Although the ruins at Lubaantun aren’t a secret, they’re not nearly as well known as those at Xunantunich, Lamanai, or Altun Ha because they’re situated in the far southern part of Belize, where until recent years few tourists traveled. When I was last there, in 2004, the main highway down in that part of the country wasn’t even paved all the way yet.
Archaeologists believe Lubantuun was populated during the Maya Classic era, between about 730 and 890 and that it was a trading and ceremonial center.
The most notable aspect of Lubantuun is its name. That’s not the ancient Mayan name of it, discovered on some well-preserved stela. Actually, Lubaantun translates in Maya as “the place of the falling stones” and it was given that name by Anglo archaeologists in the early 20th century because of how the structures are crumbling. The true name of the city is still unknown.
The structures are Lubaantun are different than those scattered across the Yucatan and central Mexico because they’re constructed of fitted stacked stones that have no mortar or other binding to hold them together. As the earth around them settles, they’re prone to collapse. So “Lubaantun” is an appropriate, if not authentic, name.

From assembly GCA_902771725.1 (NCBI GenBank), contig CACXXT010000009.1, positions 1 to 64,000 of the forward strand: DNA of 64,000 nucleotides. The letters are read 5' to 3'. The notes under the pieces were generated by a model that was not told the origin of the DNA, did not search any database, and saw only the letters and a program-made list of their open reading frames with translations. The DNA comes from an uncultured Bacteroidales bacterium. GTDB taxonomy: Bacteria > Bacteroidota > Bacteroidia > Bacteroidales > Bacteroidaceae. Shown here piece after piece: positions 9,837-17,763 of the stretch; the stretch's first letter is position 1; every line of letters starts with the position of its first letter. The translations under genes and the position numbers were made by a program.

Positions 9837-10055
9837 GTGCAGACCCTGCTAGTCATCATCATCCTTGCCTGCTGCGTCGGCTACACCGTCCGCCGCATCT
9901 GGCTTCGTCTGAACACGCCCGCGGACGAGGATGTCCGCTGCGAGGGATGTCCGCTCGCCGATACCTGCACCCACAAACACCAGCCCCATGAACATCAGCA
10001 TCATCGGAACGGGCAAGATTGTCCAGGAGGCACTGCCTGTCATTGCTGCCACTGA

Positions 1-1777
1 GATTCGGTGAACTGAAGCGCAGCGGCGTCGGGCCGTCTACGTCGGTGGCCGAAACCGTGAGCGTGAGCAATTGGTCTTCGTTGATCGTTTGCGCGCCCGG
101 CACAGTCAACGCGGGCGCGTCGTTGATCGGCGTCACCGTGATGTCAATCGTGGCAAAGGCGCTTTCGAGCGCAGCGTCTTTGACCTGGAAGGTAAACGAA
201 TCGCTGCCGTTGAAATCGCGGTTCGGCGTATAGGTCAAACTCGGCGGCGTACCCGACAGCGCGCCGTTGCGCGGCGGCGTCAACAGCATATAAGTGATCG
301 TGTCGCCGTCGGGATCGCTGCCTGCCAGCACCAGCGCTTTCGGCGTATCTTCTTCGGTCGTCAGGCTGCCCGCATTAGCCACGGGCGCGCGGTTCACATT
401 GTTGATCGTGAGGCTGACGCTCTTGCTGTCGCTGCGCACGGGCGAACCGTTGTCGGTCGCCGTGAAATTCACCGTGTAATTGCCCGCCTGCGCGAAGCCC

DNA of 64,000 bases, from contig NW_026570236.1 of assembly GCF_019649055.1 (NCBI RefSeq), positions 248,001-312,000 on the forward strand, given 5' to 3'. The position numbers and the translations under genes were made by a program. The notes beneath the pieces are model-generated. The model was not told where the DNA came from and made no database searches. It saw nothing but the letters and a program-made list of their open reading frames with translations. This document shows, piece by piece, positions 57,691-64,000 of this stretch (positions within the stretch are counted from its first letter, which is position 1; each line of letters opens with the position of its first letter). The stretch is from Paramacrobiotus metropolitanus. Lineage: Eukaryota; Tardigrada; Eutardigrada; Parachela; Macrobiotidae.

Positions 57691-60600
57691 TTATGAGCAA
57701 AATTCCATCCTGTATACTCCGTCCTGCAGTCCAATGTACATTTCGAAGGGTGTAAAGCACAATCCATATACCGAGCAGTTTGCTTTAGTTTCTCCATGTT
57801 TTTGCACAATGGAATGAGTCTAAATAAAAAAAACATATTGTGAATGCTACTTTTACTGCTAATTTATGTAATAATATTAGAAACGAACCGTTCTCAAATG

Although no well-preserved stela or other writings have been found there, Lubaantun is famous for the small ceramic ocarinas, or flutes, that are found there.
Architecturally, the ruins are interesting because they have nicely rounded corners and because of how the flora has taken root in many of the old structures. The two excavated pyramids both still have trees growing out of them. (Of course, before the archaeologists arrived, the structures were all completely covered with jungle plant life of all kinds.)